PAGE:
“We begin from the premise that every provider-patient interaction is a cross-cultural interaction,” Goodkind says. “But it’s not, ‘Here’s what you should know about this group.’ ” Instead, she says, the key is recognizing that trust is at the heart of every successful interaction, and mistrust is at the center of every barrier.
For American Indians, the cultural barriers are often profound. In a country where Western medicine prevails, traditional Native American practices and ceremonies are treated as supplemental — or superfluous.
“For example, in mental health now, the assumption is that self-referential talk is helpful,” says Joseph Gone, an associate professor of psychology and American culture at the University of Michigan. “But for many Native Americans, talk is a form of expression that can alter reality. There’s a moral domain of who you share what with.” Reticence can frustrate the mainstream treatments for mental illness and substance abuse.
“WE SET THE RULES”
A typical approach to surmounting cultural barriers is on display in Albuquerque’s South Valley, at a clinic called Casa de Salud. It boasts shiny new facilities and a passel of medical-student interns. The director brags about the clinic’s political advocacy work and the “superior workforce development” of its interns. But its services seem geared more toward pushing patients in and out rather than entering their lives and delving into the roots of their health woes.
At One Hope, people are made to feel comfortable as soon as they walk in the door. A boom box plays Latin rhythms, and a coffeepot brews next to bowls of grapes and strawberries. Patients are asked to pay $20 and, if they can’t, the fee is waived. Most people have been here before, and the staff addresses them by name. A receptionist asks a young mother if her Uncle Antonio has found that job at Carl’s Jr., the fast-food chain. To others: “How is your commitment to eat breakfast going?” “What color is Rosa’s quinceañera dress?” At night, the clinic holds classes on diabetes and dental hygiene, where health care providers join the patients in eating wrap sandwiches provided by One Hope. Doctors and nurses come to the clinic in the evening; for daytime emergencies, patients are referred to providers outside.
“It’s a power shift,” Regino says. “We set the rules in the clinic. We have the authority to direct a provider to do three [lab tests] on a patient, not 20. The providers are our collaborators. If they have a question about a patient, they come and consult with us. If a patient comes in with an issue, we typically already know the health background behind that issue. We also know about a patient’s employment situation, about his worries, and his niece’s quinceañera” — a Latina’s coming-of-age celebration. The clinic staff briefs the doctor or nurse, so that the patient’s circumstances are taken into account.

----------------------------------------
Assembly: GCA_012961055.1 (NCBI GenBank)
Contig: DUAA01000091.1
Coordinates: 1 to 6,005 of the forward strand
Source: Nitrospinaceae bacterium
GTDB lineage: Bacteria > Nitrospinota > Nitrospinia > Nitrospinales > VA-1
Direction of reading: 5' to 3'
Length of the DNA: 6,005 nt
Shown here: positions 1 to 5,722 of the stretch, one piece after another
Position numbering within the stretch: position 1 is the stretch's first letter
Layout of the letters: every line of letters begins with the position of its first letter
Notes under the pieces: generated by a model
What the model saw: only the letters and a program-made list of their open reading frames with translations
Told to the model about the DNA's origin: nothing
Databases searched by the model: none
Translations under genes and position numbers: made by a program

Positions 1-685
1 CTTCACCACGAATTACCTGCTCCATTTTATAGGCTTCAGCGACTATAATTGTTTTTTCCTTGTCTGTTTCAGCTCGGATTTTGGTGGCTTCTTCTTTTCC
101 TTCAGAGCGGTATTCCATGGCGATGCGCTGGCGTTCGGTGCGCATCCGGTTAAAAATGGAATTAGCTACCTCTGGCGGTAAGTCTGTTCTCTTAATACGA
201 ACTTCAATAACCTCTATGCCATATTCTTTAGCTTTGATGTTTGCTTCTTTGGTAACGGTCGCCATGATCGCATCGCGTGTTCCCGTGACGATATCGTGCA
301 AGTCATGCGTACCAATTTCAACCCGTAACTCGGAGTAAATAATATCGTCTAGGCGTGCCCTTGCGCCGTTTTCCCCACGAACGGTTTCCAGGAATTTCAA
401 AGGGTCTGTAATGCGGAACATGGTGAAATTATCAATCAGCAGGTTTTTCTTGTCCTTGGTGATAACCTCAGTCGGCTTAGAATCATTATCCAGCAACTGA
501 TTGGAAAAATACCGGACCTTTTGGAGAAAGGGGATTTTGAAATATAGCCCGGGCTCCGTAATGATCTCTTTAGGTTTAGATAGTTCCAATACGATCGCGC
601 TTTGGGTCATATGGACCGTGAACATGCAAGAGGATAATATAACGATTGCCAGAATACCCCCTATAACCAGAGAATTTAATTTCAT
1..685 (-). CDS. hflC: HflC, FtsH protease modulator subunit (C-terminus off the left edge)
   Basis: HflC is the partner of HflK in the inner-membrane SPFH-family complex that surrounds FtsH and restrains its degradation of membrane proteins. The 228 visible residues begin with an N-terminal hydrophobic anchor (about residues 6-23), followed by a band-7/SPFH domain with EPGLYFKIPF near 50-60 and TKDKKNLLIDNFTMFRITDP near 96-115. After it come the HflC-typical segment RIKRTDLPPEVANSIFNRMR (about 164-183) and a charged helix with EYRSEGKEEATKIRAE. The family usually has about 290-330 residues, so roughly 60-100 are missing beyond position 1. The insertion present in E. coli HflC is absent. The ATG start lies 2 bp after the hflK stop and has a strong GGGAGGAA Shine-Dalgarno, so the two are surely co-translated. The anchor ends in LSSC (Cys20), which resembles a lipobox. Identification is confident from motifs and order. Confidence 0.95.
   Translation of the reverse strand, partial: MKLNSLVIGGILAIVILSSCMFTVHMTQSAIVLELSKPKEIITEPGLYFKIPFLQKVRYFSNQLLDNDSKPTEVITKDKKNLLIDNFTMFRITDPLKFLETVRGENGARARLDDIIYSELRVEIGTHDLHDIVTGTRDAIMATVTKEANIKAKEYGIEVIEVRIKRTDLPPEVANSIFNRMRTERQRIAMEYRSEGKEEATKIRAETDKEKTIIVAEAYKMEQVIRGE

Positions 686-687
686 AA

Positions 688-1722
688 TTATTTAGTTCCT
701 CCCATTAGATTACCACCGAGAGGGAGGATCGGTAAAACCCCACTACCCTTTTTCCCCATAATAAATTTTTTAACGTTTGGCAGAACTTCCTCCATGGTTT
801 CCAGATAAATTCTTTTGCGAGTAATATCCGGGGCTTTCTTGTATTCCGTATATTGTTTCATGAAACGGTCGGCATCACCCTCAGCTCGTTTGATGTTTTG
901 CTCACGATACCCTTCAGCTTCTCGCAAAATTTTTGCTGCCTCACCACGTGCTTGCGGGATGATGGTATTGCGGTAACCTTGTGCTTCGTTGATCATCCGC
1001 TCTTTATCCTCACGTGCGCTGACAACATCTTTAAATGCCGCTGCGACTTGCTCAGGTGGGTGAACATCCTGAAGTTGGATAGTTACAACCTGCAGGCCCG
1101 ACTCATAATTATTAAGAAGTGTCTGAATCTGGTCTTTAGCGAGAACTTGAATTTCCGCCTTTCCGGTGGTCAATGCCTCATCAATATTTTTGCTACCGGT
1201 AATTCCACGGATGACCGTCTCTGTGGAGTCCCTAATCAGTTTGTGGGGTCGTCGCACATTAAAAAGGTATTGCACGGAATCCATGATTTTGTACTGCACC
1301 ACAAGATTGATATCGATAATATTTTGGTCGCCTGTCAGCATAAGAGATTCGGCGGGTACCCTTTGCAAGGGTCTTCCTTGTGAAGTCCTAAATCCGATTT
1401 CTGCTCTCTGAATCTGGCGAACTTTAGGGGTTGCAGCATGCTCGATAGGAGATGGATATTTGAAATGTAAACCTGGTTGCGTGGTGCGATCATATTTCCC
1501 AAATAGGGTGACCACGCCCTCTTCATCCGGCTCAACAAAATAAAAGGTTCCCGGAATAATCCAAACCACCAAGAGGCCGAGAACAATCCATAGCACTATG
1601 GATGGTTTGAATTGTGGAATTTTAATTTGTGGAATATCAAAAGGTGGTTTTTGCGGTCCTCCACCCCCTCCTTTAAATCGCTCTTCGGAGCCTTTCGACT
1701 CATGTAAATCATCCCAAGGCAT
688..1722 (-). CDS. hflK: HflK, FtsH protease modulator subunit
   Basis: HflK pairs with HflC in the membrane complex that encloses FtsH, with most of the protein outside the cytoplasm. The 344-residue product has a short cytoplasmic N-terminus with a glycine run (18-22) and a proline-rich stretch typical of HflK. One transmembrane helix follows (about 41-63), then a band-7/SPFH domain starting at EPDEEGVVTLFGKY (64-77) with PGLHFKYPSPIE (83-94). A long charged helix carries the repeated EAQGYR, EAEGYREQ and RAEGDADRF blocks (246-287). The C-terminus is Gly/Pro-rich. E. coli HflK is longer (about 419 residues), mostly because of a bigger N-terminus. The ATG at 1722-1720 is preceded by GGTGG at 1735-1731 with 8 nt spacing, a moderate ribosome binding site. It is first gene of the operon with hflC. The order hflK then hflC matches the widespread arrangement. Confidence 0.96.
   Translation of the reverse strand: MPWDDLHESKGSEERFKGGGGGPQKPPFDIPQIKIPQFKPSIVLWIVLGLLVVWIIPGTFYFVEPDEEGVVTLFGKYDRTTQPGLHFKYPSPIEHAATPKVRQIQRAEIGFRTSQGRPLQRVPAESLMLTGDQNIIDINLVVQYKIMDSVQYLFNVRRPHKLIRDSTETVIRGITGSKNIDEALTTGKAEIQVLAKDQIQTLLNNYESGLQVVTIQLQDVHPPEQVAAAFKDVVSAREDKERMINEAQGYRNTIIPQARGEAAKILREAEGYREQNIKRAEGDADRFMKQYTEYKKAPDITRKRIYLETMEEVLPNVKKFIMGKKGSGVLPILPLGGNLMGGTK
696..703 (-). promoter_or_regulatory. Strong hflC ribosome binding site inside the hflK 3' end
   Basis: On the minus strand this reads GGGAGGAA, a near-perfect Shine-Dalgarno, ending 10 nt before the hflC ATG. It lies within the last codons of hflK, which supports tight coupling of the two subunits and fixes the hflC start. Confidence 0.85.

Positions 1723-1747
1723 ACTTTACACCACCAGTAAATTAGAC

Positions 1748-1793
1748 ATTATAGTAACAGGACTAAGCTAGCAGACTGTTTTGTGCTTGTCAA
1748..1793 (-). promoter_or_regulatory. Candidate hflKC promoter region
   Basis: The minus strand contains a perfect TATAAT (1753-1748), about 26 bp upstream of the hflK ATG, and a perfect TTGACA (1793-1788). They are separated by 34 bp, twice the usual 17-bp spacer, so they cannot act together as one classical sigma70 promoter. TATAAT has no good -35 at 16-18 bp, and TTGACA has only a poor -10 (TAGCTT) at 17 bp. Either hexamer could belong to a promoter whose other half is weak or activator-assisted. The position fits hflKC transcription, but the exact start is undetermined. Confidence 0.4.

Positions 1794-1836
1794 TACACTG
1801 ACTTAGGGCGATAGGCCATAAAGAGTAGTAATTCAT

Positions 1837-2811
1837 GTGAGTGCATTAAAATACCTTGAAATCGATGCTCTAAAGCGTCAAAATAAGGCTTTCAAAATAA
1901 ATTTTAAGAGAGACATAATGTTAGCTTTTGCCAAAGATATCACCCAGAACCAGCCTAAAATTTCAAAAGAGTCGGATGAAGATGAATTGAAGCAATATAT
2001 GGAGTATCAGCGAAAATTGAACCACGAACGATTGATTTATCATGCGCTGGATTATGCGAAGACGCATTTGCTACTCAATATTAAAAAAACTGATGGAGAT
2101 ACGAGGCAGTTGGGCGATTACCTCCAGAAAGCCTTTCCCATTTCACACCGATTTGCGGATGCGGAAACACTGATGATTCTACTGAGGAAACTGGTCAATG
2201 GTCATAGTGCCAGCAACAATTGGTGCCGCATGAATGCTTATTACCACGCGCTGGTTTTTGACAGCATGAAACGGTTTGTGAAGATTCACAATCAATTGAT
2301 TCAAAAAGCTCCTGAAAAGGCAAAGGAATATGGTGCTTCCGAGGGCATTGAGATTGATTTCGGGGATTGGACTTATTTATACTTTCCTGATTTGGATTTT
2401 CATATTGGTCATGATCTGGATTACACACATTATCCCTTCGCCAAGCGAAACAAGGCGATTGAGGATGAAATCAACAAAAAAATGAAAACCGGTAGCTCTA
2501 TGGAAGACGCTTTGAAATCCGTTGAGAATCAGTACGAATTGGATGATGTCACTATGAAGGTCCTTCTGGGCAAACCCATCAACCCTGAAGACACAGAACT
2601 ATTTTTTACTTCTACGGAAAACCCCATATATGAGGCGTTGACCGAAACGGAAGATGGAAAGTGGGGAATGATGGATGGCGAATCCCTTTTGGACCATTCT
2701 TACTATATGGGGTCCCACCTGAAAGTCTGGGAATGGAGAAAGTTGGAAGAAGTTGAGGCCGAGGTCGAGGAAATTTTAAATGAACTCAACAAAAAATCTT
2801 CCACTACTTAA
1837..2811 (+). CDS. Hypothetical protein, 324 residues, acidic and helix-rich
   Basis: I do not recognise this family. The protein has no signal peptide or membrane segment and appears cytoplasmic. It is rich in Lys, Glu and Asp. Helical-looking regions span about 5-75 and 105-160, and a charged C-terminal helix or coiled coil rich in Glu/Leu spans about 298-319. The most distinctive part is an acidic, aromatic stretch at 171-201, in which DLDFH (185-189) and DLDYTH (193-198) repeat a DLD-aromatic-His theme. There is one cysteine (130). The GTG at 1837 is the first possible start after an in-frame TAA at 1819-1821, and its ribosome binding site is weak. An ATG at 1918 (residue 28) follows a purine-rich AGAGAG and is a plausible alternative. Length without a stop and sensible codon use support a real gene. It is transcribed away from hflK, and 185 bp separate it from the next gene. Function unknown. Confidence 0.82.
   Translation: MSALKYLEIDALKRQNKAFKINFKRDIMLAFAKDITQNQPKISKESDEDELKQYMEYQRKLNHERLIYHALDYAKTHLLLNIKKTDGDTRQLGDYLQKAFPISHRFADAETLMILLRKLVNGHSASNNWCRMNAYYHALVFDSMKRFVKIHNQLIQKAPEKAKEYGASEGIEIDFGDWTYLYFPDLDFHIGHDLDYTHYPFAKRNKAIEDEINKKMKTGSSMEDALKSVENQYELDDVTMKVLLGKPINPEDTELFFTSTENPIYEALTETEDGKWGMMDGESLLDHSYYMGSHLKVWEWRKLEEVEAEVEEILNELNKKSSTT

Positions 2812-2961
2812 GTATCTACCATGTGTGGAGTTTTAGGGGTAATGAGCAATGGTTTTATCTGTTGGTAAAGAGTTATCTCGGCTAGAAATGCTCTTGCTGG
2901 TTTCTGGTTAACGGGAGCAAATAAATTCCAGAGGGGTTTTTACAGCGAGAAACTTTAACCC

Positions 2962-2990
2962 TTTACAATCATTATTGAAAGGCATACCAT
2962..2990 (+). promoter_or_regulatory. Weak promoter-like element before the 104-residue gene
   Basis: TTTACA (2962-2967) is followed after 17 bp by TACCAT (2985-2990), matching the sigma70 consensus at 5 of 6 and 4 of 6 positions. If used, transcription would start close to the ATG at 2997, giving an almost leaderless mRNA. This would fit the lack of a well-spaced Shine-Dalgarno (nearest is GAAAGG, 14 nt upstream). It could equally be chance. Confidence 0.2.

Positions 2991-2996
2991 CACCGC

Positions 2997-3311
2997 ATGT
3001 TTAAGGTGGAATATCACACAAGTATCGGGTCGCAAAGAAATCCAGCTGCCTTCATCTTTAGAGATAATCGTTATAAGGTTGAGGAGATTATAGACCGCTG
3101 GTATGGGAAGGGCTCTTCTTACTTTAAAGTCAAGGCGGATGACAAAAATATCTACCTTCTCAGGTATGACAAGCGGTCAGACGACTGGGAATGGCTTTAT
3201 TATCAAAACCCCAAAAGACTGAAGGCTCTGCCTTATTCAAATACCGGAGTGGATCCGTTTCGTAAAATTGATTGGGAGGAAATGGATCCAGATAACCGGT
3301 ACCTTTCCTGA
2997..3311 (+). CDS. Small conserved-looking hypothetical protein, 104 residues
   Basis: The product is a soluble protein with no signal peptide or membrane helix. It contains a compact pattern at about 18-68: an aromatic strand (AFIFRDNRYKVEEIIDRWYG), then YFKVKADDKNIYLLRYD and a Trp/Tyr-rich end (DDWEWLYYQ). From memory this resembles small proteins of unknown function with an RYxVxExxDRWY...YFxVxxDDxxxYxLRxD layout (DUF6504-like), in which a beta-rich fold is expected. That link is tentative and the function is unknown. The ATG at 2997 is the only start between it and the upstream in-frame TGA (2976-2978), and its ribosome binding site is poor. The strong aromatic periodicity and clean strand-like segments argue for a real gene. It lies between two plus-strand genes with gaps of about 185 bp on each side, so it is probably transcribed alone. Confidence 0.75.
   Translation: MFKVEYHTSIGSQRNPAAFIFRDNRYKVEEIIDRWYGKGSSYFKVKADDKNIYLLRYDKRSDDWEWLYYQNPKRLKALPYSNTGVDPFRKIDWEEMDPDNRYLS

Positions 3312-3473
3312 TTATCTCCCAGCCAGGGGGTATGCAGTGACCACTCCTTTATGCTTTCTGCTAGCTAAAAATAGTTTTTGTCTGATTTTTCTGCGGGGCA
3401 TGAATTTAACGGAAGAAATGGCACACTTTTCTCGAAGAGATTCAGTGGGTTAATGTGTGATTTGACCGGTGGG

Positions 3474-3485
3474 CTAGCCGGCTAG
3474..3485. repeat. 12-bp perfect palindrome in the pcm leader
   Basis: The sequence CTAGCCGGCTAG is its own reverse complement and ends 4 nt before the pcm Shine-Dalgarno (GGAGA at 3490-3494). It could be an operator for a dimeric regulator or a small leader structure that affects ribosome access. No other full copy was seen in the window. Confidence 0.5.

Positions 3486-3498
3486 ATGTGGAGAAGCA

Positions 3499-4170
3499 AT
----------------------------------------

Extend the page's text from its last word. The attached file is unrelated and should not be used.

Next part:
A distinctive aspect of One Hope’s care is called Salidas — the exit interview. After seeing a provider and getting treatment, patients will enter the Salidas room with Regino and tell her how they’re feeling, assess their provider’s care, and maybe confide what’s going on in their lives that could hinder follow-up treatments. Regino shapes the interview to fit the patient, and she has gained the credibility to chide them if necessary — to encourage or correct them. This takes trust.
“The Salidas is all about the person, not just their health,” she says. “It’s a very vulnerable space — a lot of people cry. They may be embarrassed that they don’t have the money to pay the $20, not wanting to say so. I just tell them they don’t have to be embarrassed with me, that I’m part of this community, that I know what’s going on, and I understand. It’s like we’re two friends talking.”
This personal touch is hard to scale up, however. Nor is it easy to replicate Regino, with her education and her willingness to remain near home. The clinic also has the advantage of being funded and born out of a community organization that already maintained local relationships and pursues a mission that transcends medical care.
Still, the clinic’s success suggests that, for culturally diverse patients, truly effective health care requires an understanding of their personal lives. It also shows that the sort of community health workers One Hope employs — lacking a bachelor’s degree and easily available locally — provides an affordable and workable means to accomplish this. These employees extend the reach of doctors and nurses, and even enhance collaboration between them; nor are they territorial about medical specialties in a way that all too often hinders the flow of care.
In Denver, at an outreach program run by community-health workers for men in need of medical care, a study found a return on investment of more than $2 for each dollar invested. In Minneapolis, community-health workers have performed 18,000 home visits since 2004, reached 135,000 individuals with information and education, and referred more than 2,100 smokers to tobacco-cessation programs.
At the heart of effective community health is the step-by-step process of building a relationship between worker and patient. One recent evening, after a diabetes clinic at One Hope, a man named Eduardo asked to have his sugar levels checked, and a nurse took him to a private room. Thirty minutes later, he returned and high-fived the receptionist who was clearing the remains of the evening’s wheat wraps.
“Six A1c’s!” he declared in Spanish, grinning at his enviable blood glucose levels.
The receptionist stopped what she was doing and returned his smile. “Felicidades, Eduardo!” she replied.
Which meant that Eduardo would probably come back to One Hope, for it is a place where — as Regino suggests — the patients wind up “feeling embraced, feeling like somebody cares.”